On Living Kerry Egan
If you’ve ever wondered what the work of a hospice chaplain looks like, read this book. In fact, I almost didn’t read this book because I feared it would feel too much like a day of work. While her stories resonated with me, I didn’t feel like I was working. I felt like I met someone who understands what I do and why I do it. I’m so glad I read this book.
In my time with hospice, I’ve heard stories from people in their 20s, and those who have passed the century mark and every age in between. I’ve met people who have never lived far from where they’ll die and people who arrived here shortly before their deaths. I’ve met people who have spent their whole lives worrying about money and people who have never worried about money. I’ve congratulated couples who have been married 40, 50, 60, even 70 years, and I’ve sat with people who saw the hospice team as their family because they had no one else. I tell you this because what is written in these pages is not unique. All hospice chaplains hear stories. As one of my favorite social workers says often, “We love to hear your stories.” And that is what I do, I listen to stories and help those entrusted to my care make meaning for themselves.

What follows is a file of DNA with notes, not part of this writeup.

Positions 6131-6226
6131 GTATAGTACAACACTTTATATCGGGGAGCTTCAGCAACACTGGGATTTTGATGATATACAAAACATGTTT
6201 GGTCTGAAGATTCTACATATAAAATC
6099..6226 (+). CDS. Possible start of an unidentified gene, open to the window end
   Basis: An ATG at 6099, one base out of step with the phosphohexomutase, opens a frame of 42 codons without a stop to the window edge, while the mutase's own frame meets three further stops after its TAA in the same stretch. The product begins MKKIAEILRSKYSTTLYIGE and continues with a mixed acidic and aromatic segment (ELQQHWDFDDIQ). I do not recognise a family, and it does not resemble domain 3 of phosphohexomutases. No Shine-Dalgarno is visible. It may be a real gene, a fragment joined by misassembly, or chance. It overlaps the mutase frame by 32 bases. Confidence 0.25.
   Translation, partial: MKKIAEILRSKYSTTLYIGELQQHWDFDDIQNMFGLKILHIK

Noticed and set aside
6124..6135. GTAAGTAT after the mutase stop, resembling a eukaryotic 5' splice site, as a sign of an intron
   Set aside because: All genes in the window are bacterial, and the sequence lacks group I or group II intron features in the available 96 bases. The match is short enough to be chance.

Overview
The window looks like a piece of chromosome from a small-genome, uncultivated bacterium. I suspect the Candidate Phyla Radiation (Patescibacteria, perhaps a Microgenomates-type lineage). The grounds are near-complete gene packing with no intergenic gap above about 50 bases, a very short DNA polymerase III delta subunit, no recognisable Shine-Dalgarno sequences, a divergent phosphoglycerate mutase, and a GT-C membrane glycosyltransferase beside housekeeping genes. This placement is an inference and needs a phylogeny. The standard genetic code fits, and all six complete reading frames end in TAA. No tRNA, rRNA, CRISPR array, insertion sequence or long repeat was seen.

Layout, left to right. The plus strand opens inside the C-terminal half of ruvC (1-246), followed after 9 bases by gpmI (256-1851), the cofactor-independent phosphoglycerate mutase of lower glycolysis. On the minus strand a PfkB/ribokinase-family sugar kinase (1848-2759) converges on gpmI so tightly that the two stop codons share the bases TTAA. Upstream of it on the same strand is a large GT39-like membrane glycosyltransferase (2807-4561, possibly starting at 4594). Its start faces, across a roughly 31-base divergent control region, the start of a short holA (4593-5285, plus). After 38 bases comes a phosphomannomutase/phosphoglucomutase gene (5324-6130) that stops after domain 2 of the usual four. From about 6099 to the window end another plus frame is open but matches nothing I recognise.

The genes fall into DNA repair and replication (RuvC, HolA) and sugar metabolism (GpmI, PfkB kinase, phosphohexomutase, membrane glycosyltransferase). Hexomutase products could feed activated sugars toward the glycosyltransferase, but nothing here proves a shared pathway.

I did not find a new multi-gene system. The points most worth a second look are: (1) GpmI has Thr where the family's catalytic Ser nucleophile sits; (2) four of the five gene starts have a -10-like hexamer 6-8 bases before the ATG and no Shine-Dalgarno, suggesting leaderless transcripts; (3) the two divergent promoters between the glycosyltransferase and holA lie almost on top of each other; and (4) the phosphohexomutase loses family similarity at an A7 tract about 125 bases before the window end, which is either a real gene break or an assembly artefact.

This wonderful book gives you an insiders view into life as a hospice chaplain. You’ll read about joy and heartbreak. You’ll see that it isn’t easy to be present as another’s life nears the end, and you’ll see that it is so worth it. I highly recommend this book to you!
It was difficult to pick only one quote to share with you because this book is filled with so many beautiful words. I’ll leave you with the words used to end the book.
“If life were like a novel, and I could tie things up nicely with a bow, I would claim it was Gloria [the patient we meet on page 1] who gave me my parting advice. But it wasn’t. It was a little old Jewish lady who gave me a blessing every time we met. She’d fled Poland with her parents and brother in the 1930s arrived in the United States ten years later alone. A woman whose story I haven’t told here, and will instead keep bundled in my heart with hundreds of other stories. I’ll leave you with it, as she left it with me: “Promise yourself,” she said that last time we met, “promise that you’ll have a great life, no matter what happens'” (206).